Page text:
Citing “government officials briefed on the federal civil rights investigation into the matter,” the New York Times has just published police officer Darren Wilson’s account of the Michael Brown shooting. “The police officer who fatally shot Michael Brown in Ferguson, Mo., two months ago has told investigators that he was pinned in his vehicle and in fear for his life as he struggled over his gun with Mr. Brown . . . Darren Wilson told the authorities that during the scuffle, Mr. Brown reached for the gun. It was fired twice in the car, according to forensics tests performed by the Federal Bureau of Investigation. The first bullet struck Mr. Brown in the arm; the second bullet missed.” Which raises the question . . .
Why did the Times use the phrase “it was fired” instead of “Officer Wilson fired his gun”? If indeed it was Officer Wilson who fired his gun. And what kind of retention holster was he using? The Times wants to know . . .
why, after he emerged from his vehicle, [Wilson] fired at Mr. Brown multiple times. It contradicts some witness accounts, and it will not calm those who have been demanding to know why an unarmed man was shot a total of six times.
That’s just the Times talking. The new information does little to change the important question: was Officer Wilson in imminent danger of death or grievous bodily harm when he shot Michael Brown – when the Officer was outside his vehicle.
But it does make you wonder why Brown, who may have not realized he’d been shot (adrenalin), would re-engage Wilson after the life-or-death struggle in the cruiser. It was probably a “fight, flight or freeze” thing. Those were Brown’s options when Wilson pointed a gun at him and ordered him to stop (presumably). If so, wrong answer. Obviously.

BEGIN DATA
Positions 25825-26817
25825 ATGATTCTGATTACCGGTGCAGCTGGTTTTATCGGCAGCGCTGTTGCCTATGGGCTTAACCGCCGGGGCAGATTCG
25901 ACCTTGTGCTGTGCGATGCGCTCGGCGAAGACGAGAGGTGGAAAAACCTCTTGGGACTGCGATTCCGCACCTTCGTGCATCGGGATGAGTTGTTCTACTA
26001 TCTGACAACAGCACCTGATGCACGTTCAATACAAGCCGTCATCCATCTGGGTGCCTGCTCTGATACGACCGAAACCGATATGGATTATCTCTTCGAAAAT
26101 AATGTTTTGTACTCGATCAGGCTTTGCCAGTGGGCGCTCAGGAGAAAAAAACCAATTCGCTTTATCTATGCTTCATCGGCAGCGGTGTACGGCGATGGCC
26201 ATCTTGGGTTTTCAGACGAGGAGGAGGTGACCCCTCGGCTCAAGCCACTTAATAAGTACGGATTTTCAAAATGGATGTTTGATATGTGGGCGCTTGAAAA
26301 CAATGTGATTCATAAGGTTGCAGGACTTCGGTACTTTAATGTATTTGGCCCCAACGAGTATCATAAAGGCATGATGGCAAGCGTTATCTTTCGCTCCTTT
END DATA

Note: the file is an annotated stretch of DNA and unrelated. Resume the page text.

The Times recaps and recounts eyewitness accounts of the shooting, some of which cast Officer Wilson as the aggressor. And then returns to the facts of the matter, such as they are known.
The officials briefed on the case said the forensic evidence gathered in the car lent credence to Officer Wilson’s version of events. According to his account, he was trying to leave his vehicle when Mr. Brown pushed him back in. Once inside the S.U.V., the two began to fight, Officer Wilson told investigators, and he removed his gun from the holster on his right hip.
Chief Jon Belmar of the St. Louis County Police Department has said in interviews that Officer Wilson was “pushed back into the car” by Mr. Brown and “physically assaulted.” The department is conducting the local investigation into Mr. Brown’s death.
Spokesmen for the F.B.I. and the Justice Department declined to comment.
The Grand Jury’s been on this case since August. St. Louis County prosecutor Robert P. McCulloch told the Times he expects a decision by mid-November. Hopefully in the middle of snow storm.